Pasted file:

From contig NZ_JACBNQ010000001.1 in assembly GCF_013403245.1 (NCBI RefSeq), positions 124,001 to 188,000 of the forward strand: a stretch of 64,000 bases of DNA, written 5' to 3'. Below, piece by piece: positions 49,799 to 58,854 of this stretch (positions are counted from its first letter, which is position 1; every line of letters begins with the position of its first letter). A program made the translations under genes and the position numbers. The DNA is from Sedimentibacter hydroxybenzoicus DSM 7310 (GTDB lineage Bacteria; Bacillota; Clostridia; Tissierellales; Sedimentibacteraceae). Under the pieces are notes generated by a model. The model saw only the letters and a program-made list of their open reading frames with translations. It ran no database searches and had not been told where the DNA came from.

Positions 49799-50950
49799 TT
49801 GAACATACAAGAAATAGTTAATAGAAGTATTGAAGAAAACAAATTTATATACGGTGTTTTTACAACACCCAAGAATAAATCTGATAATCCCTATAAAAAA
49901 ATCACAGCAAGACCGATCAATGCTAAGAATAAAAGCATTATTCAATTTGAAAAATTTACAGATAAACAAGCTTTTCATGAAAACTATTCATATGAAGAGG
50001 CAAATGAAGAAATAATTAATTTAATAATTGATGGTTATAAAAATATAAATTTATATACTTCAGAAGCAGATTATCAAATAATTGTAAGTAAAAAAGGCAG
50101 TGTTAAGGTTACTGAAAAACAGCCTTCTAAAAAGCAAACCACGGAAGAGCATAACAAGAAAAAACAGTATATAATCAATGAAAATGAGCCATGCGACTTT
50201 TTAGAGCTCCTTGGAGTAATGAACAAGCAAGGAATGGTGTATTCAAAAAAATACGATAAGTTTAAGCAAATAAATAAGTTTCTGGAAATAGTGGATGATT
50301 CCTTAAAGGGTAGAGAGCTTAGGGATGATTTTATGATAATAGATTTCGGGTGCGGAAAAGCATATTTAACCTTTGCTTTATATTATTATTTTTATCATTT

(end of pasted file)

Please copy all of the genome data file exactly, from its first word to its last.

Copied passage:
From contig NZ_JACBNQ010000001.1 in assembly GCF_013403245.1 (NCBI RefSeq), positions 124,001 to 188,000 of the forward strand: a stretch of 64,000 bases of DNA, written 5' to 3'. Below, piece by piece: positions 49,799 to 58,854 of this stretch (positions are counted from its first letter, which is position 1; every line of letters begins with the position of its first letter). A program made the translations under genes and the position numbers. The DNA is from Sedimentibacter hydroxybenzoicus DSM 7310 (GTDB lineage Bacteria; Bacillota; Clostridia; Tissierellales; Sedimentibacteraceae). Under the pieces are notes generated by a model. The model saw only the letters and a program-made list of their open reading frames with translations. It ran no database searches and had not been told where the DNA came from.

Positions 49799-50950
49799 TT
49801 GAACATACAAGAAATAGTTAATAGAAGTATTGAAGAAAACAAATTTATATACGGTGTTTTTACAACACCCAAGAATAAATCTGATAATCCCTATAAAAAA
49901 ATCACAGCAAGACCGATCAATGCTAAGAATAAAAGCATTATTCAATTTGAAAAATTTACAGATAAACAAGCTTTTCATGAAAACTATTCATATGAAGAGG
50001 CAAATGAAGAAATAATTAATTTAATAATTGATGGTTATAAAAATATAAATTTATATACTTCAGAAGCAGATTATCAAATAATTGTAAGTAAAAAAGGCAG
50101 TGTTAAGGTTACTGAAAAACAGCCTTCTAAAAAGCAAACCACGGAAGAGCATAACAAGAAAAAACAGTATATAATCAATGAAAATGAGCCATGCGACTTT
50201 TTAGAGCTCCTTGGAGTAATGAACAAGCAAGGAATGGTGTATTCAAAAAAATACGATAAGTTTAAGCAAATAAATAAGTTTCTGGAAATAGTGGATGATT
50301 CCTTAAAGGGTAGAGAGCTTAGGGATGATTTTATGATAATAGATTTCGGGTGCGGAAAAGCATATTTAACCTTTGCTTTATATTATTATTTTTATCATTT